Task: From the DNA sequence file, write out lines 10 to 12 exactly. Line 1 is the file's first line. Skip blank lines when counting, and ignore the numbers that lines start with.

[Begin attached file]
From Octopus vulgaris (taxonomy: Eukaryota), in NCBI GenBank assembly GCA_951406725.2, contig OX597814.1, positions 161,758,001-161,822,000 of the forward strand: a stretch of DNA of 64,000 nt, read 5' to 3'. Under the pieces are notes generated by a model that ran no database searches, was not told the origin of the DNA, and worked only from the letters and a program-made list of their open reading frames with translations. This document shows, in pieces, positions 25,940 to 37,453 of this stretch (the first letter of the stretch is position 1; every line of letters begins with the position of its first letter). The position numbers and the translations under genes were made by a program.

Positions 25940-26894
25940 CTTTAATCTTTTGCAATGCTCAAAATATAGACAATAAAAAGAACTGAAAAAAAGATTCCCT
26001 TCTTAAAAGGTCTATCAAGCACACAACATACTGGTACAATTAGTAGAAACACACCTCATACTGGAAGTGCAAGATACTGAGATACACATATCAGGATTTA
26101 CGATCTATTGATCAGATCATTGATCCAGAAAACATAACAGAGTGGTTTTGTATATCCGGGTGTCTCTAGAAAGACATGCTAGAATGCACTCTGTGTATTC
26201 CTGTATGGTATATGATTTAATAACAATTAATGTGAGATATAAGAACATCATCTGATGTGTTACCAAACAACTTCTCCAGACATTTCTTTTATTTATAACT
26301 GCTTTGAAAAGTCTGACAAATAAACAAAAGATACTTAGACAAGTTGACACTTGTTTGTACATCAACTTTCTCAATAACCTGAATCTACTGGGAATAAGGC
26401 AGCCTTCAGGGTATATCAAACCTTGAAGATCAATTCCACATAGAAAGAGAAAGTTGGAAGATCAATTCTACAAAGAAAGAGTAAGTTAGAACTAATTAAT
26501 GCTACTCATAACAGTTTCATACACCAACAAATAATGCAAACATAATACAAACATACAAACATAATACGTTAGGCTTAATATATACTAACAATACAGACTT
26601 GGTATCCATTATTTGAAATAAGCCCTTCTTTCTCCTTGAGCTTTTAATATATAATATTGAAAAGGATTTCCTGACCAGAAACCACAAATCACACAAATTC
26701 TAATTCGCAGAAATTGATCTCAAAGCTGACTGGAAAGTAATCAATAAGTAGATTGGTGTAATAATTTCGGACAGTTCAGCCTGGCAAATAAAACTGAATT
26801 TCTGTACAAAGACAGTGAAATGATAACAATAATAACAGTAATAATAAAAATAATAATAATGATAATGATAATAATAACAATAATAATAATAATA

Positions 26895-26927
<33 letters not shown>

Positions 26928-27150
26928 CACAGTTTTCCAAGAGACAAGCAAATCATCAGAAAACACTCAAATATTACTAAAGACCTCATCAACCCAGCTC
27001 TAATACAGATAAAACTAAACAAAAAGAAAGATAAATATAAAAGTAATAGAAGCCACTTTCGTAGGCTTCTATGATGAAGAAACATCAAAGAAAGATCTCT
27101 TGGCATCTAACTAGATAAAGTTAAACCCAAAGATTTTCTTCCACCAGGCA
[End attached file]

26601 GGTATCCATTATTTGAAATAAGCCCTTCTTTCTCCTTGAGCTTTTAATATATAATATTGAAAAGGATTTCCTGACCAGAAACCACAAATCACACAAATTC
26701 TAATTCGCAGAAATTGATCTCAAAGCTGACTGGAAAGTAATCAATAAGTAGATTGGTGTAATAATTTCGGACAGTTCAGCCTGGCAAATAAAACTGAATT
26801 TCTGTACAAAGACAGTGAAATGATAACAATAATAACAGTAATAATAAAAATAATAATAATGATAATGATAATAATAACAATAATAATAATAATA